Acquired 30 July 2003, this Proba shows the China’s Three Rivers dam. The Project for On-Board Autonomy (Proba) is a technology demonstration mission of the European Space Agency.
Proba, Project for On Board Autonomy, demonstrates the potential and feasibility of small satellites for advanced scientific and Earth observation missions.
Water churns through diversion holes in the world’s largest dam - China’s Three Gorges project on the Yangtze River, imaged here by ESA’s Proba satellite this week. Seen to the left, the waters behind the dam have risen to a level of 135 metres since the sluice gates were first closed in early June, and in August Three Gorges is due to generate its first commercial hydroelectricity.
The Three Gorges project is set to create a new 600-km-long body of water on the face of the 21st century Earth: the thick concrete dam walls stand 190 metres tall and already they hold back an estimated 10 billion cubic metres of water. More than 600,000 people have had to abandon their homes to the rising reservoir, and as many again will have to relocate before the waters reach their final planned level of 175 metres.
It can be clearly seen in the image how the river has burst its banks and is inundating the land upriver of the dam. The waters of the world’s third-longest river appear brown in colour because they are heavy with sediment.
Etienne Tilmans | European Space Agency
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Researchers from the Institute for Quantum Computing (IQC) at the University of Waterloo led the development of a new extensible wiring technique capable of controlling superconducting quantum bits, representing a significant step towards to the realization of a scalable quantum computer.
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In a paper in Scientific Reports, a research team at Worcester Polytechnic Institute describes a novel light-activated phenomenon that could become the basis for applications as diverse as microscopic robotic grippers and more efficient solar cells.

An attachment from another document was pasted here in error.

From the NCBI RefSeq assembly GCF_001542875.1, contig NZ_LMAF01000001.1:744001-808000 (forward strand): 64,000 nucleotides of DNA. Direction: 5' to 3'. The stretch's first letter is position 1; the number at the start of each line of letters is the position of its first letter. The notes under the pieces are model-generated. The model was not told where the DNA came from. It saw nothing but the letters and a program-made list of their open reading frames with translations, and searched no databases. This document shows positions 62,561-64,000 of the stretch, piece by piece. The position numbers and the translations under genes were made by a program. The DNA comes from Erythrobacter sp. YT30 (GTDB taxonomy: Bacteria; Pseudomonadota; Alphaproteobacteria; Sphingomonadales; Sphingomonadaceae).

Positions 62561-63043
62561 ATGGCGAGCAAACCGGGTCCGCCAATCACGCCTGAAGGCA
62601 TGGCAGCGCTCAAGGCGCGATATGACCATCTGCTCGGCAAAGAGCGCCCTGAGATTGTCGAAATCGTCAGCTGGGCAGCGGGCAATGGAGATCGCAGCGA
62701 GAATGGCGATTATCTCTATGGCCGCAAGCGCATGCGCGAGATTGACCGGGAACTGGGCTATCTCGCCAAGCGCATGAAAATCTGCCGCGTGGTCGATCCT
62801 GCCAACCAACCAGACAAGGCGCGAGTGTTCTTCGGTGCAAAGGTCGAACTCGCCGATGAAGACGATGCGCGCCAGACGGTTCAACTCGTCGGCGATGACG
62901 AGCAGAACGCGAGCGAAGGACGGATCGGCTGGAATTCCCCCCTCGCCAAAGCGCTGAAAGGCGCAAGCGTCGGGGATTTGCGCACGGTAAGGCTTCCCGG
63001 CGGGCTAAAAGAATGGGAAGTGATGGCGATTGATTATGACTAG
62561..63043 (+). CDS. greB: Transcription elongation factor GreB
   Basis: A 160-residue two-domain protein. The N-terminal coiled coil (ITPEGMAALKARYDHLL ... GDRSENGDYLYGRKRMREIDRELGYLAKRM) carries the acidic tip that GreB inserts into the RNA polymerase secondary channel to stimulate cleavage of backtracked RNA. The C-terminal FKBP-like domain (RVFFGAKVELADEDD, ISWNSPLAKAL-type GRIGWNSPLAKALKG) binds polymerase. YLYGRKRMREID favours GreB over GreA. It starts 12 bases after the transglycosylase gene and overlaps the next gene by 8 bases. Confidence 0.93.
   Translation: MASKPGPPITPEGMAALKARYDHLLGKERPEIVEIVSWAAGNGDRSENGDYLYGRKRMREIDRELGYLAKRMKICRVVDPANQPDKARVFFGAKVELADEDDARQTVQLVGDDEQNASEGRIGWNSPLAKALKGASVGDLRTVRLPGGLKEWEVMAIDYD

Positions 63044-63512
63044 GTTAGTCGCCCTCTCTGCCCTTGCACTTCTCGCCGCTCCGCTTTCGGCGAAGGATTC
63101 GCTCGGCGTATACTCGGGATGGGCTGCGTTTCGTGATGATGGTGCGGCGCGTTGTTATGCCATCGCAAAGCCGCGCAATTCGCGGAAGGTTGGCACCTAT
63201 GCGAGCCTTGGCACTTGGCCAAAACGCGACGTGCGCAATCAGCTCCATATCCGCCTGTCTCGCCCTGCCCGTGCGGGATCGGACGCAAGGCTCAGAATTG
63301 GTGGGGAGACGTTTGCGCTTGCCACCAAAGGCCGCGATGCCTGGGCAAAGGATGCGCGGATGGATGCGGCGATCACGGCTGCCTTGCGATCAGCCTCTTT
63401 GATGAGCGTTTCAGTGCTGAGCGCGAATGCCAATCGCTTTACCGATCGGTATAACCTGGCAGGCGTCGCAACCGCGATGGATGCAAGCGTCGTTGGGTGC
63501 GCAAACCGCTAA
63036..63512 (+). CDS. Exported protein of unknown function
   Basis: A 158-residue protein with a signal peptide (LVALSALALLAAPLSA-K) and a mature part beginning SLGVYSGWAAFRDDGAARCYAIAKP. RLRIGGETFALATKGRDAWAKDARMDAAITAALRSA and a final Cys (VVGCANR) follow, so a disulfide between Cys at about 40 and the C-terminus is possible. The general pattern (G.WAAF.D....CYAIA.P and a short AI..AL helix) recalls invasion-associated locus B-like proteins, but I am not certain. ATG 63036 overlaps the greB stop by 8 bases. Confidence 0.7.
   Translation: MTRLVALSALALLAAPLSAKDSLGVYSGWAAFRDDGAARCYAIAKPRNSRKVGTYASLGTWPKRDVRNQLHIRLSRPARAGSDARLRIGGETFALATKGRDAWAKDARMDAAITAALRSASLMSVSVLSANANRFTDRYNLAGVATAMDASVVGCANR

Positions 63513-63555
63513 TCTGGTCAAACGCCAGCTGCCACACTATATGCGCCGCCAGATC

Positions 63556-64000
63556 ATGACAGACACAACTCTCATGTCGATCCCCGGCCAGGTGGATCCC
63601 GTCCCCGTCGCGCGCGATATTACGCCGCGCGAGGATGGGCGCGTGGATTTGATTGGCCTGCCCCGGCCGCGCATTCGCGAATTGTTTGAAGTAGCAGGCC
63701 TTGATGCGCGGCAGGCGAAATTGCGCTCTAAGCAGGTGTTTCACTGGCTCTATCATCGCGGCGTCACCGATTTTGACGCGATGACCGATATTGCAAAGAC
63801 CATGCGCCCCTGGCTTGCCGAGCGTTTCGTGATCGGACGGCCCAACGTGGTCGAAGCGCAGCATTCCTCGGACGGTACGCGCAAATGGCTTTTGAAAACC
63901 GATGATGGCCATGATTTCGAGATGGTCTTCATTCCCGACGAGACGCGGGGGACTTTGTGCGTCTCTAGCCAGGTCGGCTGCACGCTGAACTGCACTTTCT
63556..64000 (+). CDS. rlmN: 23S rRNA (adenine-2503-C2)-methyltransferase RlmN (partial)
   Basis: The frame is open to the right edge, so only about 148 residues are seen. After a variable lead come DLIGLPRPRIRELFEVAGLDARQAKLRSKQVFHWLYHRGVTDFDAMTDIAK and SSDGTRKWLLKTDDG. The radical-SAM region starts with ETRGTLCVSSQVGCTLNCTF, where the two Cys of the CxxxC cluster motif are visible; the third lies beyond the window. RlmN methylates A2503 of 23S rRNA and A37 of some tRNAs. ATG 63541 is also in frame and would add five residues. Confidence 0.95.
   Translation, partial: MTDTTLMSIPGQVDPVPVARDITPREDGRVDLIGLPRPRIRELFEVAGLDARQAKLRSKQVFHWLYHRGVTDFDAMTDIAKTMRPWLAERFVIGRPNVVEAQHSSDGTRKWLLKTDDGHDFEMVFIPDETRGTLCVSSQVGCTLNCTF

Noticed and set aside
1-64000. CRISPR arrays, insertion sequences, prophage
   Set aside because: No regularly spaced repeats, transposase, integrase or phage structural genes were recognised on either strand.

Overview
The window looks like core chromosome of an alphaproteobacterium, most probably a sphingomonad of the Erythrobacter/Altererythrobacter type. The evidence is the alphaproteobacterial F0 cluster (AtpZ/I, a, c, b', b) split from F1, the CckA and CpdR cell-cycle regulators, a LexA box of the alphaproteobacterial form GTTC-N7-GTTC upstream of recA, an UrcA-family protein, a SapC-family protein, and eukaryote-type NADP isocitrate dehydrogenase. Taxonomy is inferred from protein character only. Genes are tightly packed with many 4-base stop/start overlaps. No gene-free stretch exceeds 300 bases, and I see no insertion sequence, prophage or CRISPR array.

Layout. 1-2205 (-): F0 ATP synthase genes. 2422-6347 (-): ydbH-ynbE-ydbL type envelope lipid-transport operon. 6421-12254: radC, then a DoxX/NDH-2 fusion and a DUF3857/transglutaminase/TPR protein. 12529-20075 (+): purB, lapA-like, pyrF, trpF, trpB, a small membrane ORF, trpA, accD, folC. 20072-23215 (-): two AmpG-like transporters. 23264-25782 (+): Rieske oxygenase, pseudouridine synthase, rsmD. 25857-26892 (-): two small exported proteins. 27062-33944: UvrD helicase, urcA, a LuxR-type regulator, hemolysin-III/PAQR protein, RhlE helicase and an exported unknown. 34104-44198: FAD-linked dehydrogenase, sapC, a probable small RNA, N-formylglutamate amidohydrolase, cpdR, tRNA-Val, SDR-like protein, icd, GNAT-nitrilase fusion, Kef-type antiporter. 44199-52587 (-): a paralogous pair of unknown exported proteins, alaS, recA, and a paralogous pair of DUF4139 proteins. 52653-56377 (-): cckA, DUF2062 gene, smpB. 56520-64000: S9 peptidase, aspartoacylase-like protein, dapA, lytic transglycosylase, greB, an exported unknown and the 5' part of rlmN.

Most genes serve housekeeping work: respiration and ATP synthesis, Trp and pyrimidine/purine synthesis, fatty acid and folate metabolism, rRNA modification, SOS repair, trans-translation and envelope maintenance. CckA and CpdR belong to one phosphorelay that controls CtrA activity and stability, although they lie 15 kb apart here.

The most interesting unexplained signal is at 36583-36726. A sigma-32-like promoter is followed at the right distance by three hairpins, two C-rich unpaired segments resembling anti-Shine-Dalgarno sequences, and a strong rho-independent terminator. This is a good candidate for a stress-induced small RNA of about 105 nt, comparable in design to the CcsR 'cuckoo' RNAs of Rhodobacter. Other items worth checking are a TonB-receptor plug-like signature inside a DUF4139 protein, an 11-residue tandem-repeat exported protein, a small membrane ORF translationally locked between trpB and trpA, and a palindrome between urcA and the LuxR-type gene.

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COMPAMED has become the leading international marketplace for suppliers of medical manufacturing. The trade fair, which takes place every November and is co-located to MEDICA in Dusseldorf, has been steadily growing over the past years and shows that medical technology remains a rapidly growing market.
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'Ferroelectric' materials can switch between different states of electrical polarization in response to an external electric field. This flexibility means they show promise for many applications, for example in electronic devices and computer memory. Current ferroelectric materials are highly valued for their thermal and chemical stability and rapid electro-mechanical responses, but creating a material that is scalable down to the tiny sizes needed for technologies like silicon-based semiconductors (Si-based CMOS) has proven challenging.
Now, Hiroshi Funakubo and co-workers at the Tokyo Institute of Technology, in collaboration with researchers across Japan, have conducted experiments to...
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